Steel becomes more affordable with the introduction of a novel 3D-printing technique that utilizes new laser technology.


**Revolutionizing Metal 3D Printing: A Greener and More Cost-Effective Approach**

When we think of metal production, the image of intense heat, pounding hammers, and labor-intensive processes often come to mind. For thousands of years, this conventional method of metal forming has been the go-to practice, offering control over the material’s properties and shape. However, with the advent of 3D printing, a new era of metal production is on the horizon.

Researchers at the University of Cambridge have developed a groundbreaking method for 3D printing metal that not only reduces cost but also increases resource efficiency. Published in the journal Nature Communications, this innovative approach allows for structural alterations to be ‘written’ into metal alloys during the printing process, eliminating the need for the traditional ‘heating and pounding.’

By combining the capabilities of 3D printing and the characteristics of older metal production methods, the team at Cambridge has opened up a world of possibilities. 3D printing offers the ability to create complex forms, while the engineering of metal structures and properties remains unchanged. It’s a marriage of modern technology and ancient craftsmanship.

One of the biggest advantages of 3D printing over traditional techniques is its ability to produce intricate designs while using less material. This not only makes the process more efficient but also reduces production costs. However, despite its potential, 3D printing has yet to become widely adopted in the business world due to the high manufacturing costs.

The need for extensive post-production modifications is one of the main drivers behind these expenses. Unlike the traditional method, current 3D printing technology lacks the ability to regulate the interior structure of the printed metal. This limitation necessitates additional tuning and adjustments after manufacturing.

To tackle this challenge, the researchers at Cambridge have devised a new recipe for 3D-printed metal that allows for precise control over its interior structure. By manipulating the substance’s solidification process and the amount of heat generated during printing, they can tailor the properties of the finished material.

One of the key findings of their research involves initiating a controlled reconfiguration of the microstructure of the 3D-printed metal item. By placing the item in a furnace at a low temperature, the researchers can achieve complete control over both its strength and toughness. This breakthrough technique leverages a typical laser-based 3D printing process, with slight modifications.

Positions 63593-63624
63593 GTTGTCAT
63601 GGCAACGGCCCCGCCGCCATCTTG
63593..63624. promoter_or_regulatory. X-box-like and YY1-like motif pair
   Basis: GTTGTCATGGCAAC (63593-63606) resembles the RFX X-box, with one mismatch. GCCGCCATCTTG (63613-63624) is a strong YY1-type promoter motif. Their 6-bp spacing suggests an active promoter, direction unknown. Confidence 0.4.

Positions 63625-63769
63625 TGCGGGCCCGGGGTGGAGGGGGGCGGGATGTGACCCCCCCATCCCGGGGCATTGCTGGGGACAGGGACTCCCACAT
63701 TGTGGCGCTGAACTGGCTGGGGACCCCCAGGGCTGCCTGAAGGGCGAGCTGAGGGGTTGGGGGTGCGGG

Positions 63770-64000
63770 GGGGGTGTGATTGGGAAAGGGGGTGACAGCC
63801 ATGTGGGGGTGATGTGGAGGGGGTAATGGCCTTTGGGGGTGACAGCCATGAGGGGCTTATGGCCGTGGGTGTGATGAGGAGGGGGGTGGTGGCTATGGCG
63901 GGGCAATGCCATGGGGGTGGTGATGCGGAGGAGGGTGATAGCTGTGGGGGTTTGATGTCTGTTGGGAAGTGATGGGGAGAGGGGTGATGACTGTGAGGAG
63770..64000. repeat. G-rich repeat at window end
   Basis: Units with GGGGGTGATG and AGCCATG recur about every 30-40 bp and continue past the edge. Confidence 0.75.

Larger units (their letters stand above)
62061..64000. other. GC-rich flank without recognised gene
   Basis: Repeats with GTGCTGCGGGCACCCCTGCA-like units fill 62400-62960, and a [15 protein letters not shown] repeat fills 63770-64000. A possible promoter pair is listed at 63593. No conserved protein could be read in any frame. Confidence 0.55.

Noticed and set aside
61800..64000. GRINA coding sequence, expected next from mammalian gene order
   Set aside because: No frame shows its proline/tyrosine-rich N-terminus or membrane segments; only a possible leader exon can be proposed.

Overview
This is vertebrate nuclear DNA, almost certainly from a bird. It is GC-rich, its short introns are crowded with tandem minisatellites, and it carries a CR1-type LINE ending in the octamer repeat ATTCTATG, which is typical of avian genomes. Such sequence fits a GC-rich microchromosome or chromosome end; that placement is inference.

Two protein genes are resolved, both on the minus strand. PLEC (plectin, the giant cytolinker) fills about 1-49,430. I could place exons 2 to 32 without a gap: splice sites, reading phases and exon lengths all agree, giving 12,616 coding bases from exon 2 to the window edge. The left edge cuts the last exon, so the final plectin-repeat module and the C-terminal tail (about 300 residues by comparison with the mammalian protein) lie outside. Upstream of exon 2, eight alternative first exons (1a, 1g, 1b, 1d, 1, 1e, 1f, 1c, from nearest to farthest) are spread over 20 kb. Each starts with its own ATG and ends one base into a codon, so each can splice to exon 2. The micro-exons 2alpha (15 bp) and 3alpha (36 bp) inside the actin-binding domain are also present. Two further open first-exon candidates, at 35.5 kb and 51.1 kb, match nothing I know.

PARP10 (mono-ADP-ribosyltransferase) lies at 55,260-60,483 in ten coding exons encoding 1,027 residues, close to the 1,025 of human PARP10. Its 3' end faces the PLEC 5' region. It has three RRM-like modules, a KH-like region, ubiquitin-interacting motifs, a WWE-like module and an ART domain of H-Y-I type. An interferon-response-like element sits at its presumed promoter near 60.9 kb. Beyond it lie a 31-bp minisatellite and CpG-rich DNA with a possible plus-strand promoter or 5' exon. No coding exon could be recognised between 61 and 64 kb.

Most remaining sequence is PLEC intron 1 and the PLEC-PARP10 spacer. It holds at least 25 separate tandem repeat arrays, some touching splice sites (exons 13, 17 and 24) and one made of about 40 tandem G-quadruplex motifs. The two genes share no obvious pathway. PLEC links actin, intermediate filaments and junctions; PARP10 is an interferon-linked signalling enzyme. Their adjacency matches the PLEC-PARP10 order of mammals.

The laser serves as a microscopic hammer, hardening the metal during printing. However, a second round of melting with the same laser relaxes the metal’s structure, allowing for the desired reconfiguration to take place when the part is placed in the furnace. This “alternating zones” approach creates a final product whose performance is equivalent to that of conventionally produced metal.

The potential impact of this technology is immense. Not only does it hold the promise of reducing the costs associated with metal 3D printing, but it also enhances the industry’s sustainability. By leveraging the greener aspects of 3D printing, such as reduced material consumption, precise control over properties, and streamlined processes, this method has the potential to revolutionize metal production.

Looking ahead, the researchers aim to further refine the technology, reducing the need for low-temperature treatment in the furnace. This would significantly decrease the number of processes required before 3D-printed parts can be used in engineering applications. The future of metal production is being reshaped, and this new method paves the way for a greener, more cost-effective, and efficient industry.

As we witness the convergence of cutting-edge technology and time-honored craftsmanship, the possibilities are endless. With each new breakthrough, we inch closer to a future where metal production is sustainable, affordable, and accessible. The journey towards this vision begins now, with the pioneering work of researchers at the University of Cambridge.

Original source


“Why did the 3D printer go to therapy? Because it had too many layers of unresolved issues!”

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